New York City guitarist and composer Ian Bouras’ latest offering, A Chipmunk’s Interpretation of Space, is a live DVD recording of his new material. Bouras is no stranger or newcomer to the music world. Billboard Magazine named him among the best songwriters for the years 2004 and 2005 during his tenure with rock/reggae outfit AñaVañA and, as a sideline to his solo work, Bouras plays in an improvisational duo Book of Clouds with Federico Balducci. He obtained a degree in audio engineering as well that has made his services behind the boards nearly as fruitful as his more traditional artistic outlets. Bouras has accomplished all of this despite living with a rare and progressive neurological condition called Ataxia. Ataxia can lead to a lack of voluntary coordination of muscle movements, abnormalities with gat and eye movement, and changes in speech. Bouras, however, hasn’t let the condition stop him from creating and he appears every year at The Abilities Expo to encourage others to follow their dreams and love despite any condition.
The first of the release’s six parts sets the stage well. It has a more outward melodic gait than some of Bouras’ other compositional experiments, but still leans heavy on an artistic manipulating of timing and sound creating a dream-like texture. He presents the music with a minimum of visual and the filming doesn’t call upon a host of fancy shots and angles to make the music stand out for listeners. The first part has a kind of rustic quality thanks to its setting in some sort of rural theater or classroom. Bouras has his back to rows of chairs with numbers painted on their backs, but no explanation is ever offered throughout the release for the reasoning behind the choices of setting, but they do seem to dovetail into the respective musical moods of each part.
Bouras is inventive. He makes use of a variety of tools to achieve his sound beyond just customary guitar effects. Slide, a popular element in rock and blues music, has a place at his sonic table. He uses wind chimes, even, hanging from the headstock of his guitar during each of the release’s six parts and making a perhaps underrated contribution to the sound of A Chipmunk’s Interpretation of Space. Their gentle tinkling has a positive effect on the third part of the piece and helps lighten its melancholic mood for listeners. Make no mistake, however – even when shadows creep into Bouras’ music, it never succumbs to outright gloom, but there is a palpable overall moodiness to the release that is impossible to ignore. It is thoughtful and inward-looking.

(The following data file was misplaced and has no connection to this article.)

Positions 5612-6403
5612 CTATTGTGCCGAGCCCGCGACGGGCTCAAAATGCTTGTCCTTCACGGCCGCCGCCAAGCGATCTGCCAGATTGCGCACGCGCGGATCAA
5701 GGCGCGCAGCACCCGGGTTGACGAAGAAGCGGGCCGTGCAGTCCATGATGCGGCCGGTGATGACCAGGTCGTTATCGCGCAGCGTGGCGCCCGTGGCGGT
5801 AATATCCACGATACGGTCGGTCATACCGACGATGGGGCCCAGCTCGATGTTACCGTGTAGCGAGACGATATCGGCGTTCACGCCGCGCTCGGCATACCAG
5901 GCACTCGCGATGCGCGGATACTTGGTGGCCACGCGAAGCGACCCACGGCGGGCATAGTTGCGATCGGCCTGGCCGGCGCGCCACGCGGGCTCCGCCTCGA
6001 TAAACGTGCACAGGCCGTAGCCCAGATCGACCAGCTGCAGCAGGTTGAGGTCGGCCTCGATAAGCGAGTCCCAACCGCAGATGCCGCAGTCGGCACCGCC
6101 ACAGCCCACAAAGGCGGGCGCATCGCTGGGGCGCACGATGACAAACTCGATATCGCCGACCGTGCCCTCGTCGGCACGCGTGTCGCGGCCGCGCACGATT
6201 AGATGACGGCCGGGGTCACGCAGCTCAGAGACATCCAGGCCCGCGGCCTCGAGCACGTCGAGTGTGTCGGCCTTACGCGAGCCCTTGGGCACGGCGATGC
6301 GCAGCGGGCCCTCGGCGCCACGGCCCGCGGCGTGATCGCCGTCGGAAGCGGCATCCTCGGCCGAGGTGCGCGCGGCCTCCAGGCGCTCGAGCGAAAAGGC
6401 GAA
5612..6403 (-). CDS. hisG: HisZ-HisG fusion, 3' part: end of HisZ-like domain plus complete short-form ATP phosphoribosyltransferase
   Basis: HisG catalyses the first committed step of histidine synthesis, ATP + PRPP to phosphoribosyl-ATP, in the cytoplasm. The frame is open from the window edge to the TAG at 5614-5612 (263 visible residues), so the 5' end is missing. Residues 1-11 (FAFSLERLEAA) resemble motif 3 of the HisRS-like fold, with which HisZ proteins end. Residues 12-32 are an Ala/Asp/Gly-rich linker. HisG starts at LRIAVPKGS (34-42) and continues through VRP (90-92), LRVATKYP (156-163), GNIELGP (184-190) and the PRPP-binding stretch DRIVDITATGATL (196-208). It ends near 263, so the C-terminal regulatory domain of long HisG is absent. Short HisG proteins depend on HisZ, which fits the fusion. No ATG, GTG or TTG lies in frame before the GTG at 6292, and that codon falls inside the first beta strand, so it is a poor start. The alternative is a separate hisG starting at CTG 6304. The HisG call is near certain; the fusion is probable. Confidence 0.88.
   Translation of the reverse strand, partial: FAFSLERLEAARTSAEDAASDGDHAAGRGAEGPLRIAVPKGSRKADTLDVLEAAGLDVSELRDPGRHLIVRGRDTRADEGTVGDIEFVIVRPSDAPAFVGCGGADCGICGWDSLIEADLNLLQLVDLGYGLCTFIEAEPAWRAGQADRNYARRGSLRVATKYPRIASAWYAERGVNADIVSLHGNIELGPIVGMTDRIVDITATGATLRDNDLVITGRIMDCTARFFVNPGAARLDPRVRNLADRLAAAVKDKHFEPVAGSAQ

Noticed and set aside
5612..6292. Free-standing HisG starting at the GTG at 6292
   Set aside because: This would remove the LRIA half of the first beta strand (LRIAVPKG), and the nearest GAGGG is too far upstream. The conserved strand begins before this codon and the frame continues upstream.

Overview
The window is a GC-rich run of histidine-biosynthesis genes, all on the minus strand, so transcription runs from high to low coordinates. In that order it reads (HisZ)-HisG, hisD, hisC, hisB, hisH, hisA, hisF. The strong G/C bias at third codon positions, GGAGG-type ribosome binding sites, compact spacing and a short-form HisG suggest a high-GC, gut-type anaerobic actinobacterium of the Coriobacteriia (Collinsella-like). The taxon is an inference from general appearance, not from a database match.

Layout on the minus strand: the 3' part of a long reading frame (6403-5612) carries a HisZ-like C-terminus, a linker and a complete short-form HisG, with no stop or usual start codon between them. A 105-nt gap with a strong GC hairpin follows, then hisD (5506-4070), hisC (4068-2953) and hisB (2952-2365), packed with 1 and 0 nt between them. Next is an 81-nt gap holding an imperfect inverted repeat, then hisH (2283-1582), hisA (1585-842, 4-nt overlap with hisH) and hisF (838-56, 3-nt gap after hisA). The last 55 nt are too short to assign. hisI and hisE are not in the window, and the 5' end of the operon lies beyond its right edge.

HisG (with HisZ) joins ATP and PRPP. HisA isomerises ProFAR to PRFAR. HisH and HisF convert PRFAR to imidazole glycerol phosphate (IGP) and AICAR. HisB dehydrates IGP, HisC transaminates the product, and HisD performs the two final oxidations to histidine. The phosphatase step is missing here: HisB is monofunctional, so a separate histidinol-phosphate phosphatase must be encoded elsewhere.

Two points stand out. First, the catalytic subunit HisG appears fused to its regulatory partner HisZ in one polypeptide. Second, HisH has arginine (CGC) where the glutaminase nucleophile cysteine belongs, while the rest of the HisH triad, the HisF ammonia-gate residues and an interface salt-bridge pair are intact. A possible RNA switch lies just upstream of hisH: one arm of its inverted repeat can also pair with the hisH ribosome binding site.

The final performance on the DVD is a coda of sorts in both length and spirit, Part 6 is far shorter than any of the previous performances, but that doesn’t mean Bouras is giving listeners a short shrift with this conclusion. It bookends well with Part 1 and even returns viewers to the same setting – the release, as a whole, moves between in a way that gives an even stronger design to the release. Bouras is obviously an artist who puts a great deal of thought into his releases and none reflect that more than A Chipmunk’s Interpretation of Space.